Human rights in China have long been an issue dear to House Speaker Nancy Pelosi (D-CA). Secretary of State Hillary Clinton’s more “practical” attitude toward “those issues” first expressed during the Secretary’s late February trip to China must have irked the Speaker…a lot.
As Speaker Pelosi told TV Host Charlie Rose in regard to Clinton in China, “We all have our roles. And I have, in my essence of my being, that I — for 20 years they have been saying to me, peaceful evolution. If you just be patient, there will be human rights and respect for another view in China. It hasn’t happened. And that’s really sad.”
The Speaker did understand the Administration’s concern that if she hammered China on human rights she might anger the country that holds much of America’s debt. There is an irony of her pushing through trillions in stimulus packages that rely on massive purchases of U.S. debt by the Chinese government. But how do you abandon the principles that compelled you just last year to give the Congressional Medal of Honor to the Dalai Lama?
Thus, it should not have been a surprise that the Speaker pushed/rushed through the House last week (March 11) H. Res. 226, “Recognizing the plight of the Tibetan people on the 50th anniversary of His Holiness the Dalai Lama being forced into exile and calling for a sustained multilateral effort to bring about a durable and peaceful solution to the Tibet issue.” She even had a roll call vote (unnecessary under the suspension of the rules) called so that everyone present would be on the record as supporting the resolution or not. There were 422 yeas and only 1 nay (Ron Paul, R-TX and he doesn’t believe the US should have a foreign policy).
The vote sent a populist message to the White House and to Secretary Clinton on human rights. Maybe the Administration worries that “those issues can interfere” with other matters in working internationally, but the US Congress also worries what would happen if the United States did not take a stand on protecting human rights and dignity.
As Pelosi spokesman Brendan Daly told Politico “The speaker will continue to speak out on the human rights situation in China…As the speaker has said many times, if we do not speak out for human rights in China and Tibet, then we have lost all moral authority to speak out for it other places.”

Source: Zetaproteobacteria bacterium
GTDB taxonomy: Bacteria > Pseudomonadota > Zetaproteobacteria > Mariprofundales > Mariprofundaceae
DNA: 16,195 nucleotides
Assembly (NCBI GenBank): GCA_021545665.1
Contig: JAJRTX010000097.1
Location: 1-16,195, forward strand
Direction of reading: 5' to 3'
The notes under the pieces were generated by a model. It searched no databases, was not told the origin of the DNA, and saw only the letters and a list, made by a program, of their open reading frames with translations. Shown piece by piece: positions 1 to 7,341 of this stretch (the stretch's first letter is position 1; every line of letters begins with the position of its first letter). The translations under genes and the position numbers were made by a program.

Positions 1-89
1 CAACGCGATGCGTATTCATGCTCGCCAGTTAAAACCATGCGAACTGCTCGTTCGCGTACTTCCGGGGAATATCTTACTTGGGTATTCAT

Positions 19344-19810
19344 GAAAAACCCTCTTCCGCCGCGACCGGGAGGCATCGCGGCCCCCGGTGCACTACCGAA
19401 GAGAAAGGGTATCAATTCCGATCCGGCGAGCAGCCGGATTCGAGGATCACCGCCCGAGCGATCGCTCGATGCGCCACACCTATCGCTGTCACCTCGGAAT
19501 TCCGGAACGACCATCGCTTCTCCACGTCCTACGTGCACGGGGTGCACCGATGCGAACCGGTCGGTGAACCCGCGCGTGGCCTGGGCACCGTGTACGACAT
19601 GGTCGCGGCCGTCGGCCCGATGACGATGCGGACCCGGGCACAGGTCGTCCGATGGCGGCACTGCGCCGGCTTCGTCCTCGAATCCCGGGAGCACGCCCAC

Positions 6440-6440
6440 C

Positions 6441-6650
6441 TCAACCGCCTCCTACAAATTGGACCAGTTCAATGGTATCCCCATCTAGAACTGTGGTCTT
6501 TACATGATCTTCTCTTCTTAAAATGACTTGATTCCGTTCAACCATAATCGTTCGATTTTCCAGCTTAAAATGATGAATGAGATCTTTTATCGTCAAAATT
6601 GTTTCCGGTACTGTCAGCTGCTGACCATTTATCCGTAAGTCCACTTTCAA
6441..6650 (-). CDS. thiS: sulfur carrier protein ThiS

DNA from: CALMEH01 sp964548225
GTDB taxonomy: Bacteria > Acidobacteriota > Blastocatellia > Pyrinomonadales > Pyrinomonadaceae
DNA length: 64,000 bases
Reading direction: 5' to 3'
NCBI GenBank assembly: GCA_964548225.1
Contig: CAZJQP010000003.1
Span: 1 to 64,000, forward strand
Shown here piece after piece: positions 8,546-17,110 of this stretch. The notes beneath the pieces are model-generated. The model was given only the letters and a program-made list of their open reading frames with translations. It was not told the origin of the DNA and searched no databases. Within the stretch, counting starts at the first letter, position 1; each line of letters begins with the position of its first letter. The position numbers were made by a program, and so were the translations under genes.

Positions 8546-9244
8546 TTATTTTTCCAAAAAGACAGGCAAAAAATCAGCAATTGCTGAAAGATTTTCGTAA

Riding this wave was Congressman Chris Smith (R-NJ) and his resolution on child abduction, H. Res. 125. The obvious deal was that Smith would get his resolution with a few Democratic additions (examples from Japan and Mexico) in time for the Brazilian President’s visit this past weekend if he got the vote out for the Tibet resolution. Republicans were already on board for the Tibet vote, but Smith’s involvement guaranteed a majority of them present at the vote. The addition of countries that have not signed the Hague Convention was simply a political bonus for all concerned. This is an excellent example of bi-partisan cooperation structured to send strong messages to the White House on issues important to most Americans. It is tough to argue against family and freedom.
This is also a good lesson to China and Japan who have difficulty understanding the American Congress. Both prefer to operate through relationship “managers” and access to the White House. They both hire very expensive lobbyists who dismiss the minutia of popular politics and storm into congressional offices saying that their clients will be mortally, culturally offended. They also both think there are practical solutions to these “misunderstanding.”
What may be a win with senior officials can turn quickly into an embarrassment at the hands of Congress. And if your country is not close those standards held important to Americans, such as child abduction, human trafficking, free speech, expect a congressman to sometime spotlight that fact. And oftentimes, especially with a nonbinding resolution that has no effect on U.S. policy, a foreign government’s explanations make the situation much worse.
But as the Speaker said, "we all have our roles to play."